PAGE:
With the holiday season upon us, it's time for giving and receiving gifts. Not all of us are made of money or crafting skills, but with a little of both, it's possible to make gifts for everyone on your list.
We wanted to make something that was simple, inexpensive and customizable so we went to local artist John Goodson. The ASU student and craftsman makes a variety of home décor pieces ranging from wall art to lighting.
We love lamp. We love lamp and we're not just saying that because we had Goodson teach us how to make a sweet hanging one out of a mason jar.
Find out how to make your own jar light in seven easy steps, after the jump...
You will need:
- Mason jar
- Light kit (can be found at Urban Outfitters, Ikea, and hardware stores)
- (CFL) lightbulb
- Utility knife
- Tape -- electrical and masking
- Optional supplies: glue gun, newspaper, white spray paint, yarn, ceiling hooks, and Polyurethane paint
1. Using the light cord as a guide, trace a circle onto the lid of the mason jar.
2. With the hammer and nail poke holes along the outline of the circle approximately ½ inch apart.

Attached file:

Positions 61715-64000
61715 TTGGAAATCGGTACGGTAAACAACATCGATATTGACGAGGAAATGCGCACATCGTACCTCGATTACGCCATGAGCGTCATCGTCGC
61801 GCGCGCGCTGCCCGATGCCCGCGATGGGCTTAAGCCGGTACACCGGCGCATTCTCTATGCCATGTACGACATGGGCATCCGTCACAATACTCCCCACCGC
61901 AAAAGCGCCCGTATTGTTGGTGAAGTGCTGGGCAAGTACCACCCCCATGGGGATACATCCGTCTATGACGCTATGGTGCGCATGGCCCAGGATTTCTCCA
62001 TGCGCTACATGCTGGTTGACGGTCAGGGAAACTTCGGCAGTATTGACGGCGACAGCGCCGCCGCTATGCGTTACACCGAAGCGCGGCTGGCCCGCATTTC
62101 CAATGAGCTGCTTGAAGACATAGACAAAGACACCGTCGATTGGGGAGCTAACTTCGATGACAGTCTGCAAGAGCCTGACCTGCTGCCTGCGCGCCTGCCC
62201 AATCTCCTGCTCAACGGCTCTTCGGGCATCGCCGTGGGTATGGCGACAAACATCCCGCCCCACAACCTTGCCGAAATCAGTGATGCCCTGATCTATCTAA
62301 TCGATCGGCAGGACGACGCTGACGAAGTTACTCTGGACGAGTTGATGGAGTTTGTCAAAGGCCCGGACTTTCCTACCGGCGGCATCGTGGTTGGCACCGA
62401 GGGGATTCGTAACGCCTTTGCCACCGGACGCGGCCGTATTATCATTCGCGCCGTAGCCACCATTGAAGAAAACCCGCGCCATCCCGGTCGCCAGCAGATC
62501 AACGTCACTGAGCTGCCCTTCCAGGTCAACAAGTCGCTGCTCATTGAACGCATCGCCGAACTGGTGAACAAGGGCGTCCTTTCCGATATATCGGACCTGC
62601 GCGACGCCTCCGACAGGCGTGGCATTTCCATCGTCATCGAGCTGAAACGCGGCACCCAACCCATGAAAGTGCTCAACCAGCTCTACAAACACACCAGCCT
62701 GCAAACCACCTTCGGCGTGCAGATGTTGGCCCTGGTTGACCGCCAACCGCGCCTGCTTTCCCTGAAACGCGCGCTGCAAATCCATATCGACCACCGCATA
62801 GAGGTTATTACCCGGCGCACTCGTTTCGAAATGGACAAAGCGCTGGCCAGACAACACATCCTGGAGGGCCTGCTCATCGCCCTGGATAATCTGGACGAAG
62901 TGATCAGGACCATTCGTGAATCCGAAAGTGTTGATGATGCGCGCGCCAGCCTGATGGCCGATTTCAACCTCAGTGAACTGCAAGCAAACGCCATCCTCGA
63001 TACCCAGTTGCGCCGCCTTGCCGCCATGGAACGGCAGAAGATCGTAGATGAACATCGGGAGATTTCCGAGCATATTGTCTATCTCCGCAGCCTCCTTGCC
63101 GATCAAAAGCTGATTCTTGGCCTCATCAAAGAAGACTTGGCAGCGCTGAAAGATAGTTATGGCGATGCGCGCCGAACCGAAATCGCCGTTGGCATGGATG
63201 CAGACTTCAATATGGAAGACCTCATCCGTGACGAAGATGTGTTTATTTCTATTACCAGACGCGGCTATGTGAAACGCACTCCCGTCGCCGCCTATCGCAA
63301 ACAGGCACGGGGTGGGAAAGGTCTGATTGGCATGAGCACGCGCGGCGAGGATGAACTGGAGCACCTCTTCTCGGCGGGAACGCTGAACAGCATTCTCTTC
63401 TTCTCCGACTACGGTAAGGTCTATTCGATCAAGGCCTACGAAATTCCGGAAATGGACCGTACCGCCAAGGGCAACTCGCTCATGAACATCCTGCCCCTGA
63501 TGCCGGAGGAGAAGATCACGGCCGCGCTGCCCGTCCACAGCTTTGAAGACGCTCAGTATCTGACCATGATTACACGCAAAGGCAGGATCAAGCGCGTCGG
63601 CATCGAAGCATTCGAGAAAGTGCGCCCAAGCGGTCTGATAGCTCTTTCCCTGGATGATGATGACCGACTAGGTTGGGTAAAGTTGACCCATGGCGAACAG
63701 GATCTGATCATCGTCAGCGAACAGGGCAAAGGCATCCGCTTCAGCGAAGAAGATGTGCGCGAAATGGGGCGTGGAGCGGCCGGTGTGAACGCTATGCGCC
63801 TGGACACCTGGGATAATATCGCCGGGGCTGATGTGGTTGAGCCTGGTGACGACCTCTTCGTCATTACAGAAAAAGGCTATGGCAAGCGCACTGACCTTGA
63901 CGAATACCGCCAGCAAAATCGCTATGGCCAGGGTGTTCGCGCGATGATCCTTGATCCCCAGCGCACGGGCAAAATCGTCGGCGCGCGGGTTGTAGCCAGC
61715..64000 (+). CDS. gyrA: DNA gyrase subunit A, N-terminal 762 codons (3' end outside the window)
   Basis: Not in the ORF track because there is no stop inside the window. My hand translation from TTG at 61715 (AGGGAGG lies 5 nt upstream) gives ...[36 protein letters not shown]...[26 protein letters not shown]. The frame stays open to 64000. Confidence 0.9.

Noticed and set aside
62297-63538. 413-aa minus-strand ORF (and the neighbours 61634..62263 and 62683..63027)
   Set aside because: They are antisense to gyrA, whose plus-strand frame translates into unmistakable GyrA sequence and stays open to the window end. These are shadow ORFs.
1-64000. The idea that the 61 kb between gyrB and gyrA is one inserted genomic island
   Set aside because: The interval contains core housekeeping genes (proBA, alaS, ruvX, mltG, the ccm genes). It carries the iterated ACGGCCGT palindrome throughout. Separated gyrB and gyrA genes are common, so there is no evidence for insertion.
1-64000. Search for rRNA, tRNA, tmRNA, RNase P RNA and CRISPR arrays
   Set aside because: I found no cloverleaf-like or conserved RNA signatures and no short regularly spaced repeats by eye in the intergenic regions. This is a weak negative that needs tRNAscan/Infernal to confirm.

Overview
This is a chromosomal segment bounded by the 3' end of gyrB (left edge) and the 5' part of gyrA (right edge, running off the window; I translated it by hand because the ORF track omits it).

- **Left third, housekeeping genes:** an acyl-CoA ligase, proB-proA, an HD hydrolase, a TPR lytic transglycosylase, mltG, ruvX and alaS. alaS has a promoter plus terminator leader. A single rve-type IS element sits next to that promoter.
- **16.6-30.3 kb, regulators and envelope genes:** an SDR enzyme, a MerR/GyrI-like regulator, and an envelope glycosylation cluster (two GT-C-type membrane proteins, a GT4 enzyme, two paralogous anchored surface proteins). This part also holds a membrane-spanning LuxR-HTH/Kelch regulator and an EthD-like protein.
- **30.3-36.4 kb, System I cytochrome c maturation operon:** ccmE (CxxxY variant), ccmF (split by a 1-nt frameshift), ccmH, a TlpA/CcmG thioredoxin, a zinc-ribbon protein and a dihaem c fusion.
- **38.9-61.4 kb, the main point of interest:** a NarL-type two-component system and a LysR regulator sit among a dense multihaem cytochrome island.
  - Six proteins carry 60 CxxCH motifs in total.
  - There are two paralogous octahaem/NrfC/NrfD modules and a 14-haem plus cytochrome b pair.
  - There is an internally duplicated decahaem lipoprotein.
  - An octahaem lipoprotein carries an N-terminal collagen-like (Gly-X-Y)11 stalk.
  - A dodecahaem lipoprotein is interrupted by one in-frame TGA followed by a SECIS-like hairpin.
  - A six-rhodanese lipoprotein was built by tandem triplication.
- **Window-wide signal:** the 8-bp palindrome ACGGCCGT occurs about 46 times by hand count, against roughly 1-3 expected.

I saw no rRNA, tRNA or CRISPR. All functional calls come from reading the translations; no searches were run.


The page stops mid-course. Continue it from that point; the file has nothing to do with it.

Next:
3. Use the utility knife to "connect the dots" and cut out the inside.
4. Line the inside of the lid with electrical tape. Be careful, the edges will be very sharp.
5. Use masking tape and newspaper to section of part of the jar. The portion that you leave uncovered will be spray-painted. Goodson recommends that you let the paint dry for at least 24 hours before proceeding.
Step 5 is optional but it's highly suggested. You can do the lamp without adding any paint, but adding paint breaks the light up so it's not direct light from a light bulb. If you decide to paint the jar, consider adding a coat of Polyurethane spray paint for a nice finish.
6. Use hot glue to attach the yarn to the jar. Wrap it around as much as you want.
This step is also optional.
That's it! You did it. Now you can gift this cool lamp to family or friends or keep it for yourself. This lamp is best for indoors (you don't want to get the cord wet) so don't forget ceiling hooks.
Goodson's work is currently being sold at the new GROWop boutique, 902 N. 6th Street in Phoenix. He also does custom orders. If you're interested in working with Goodson on a project, send him an email.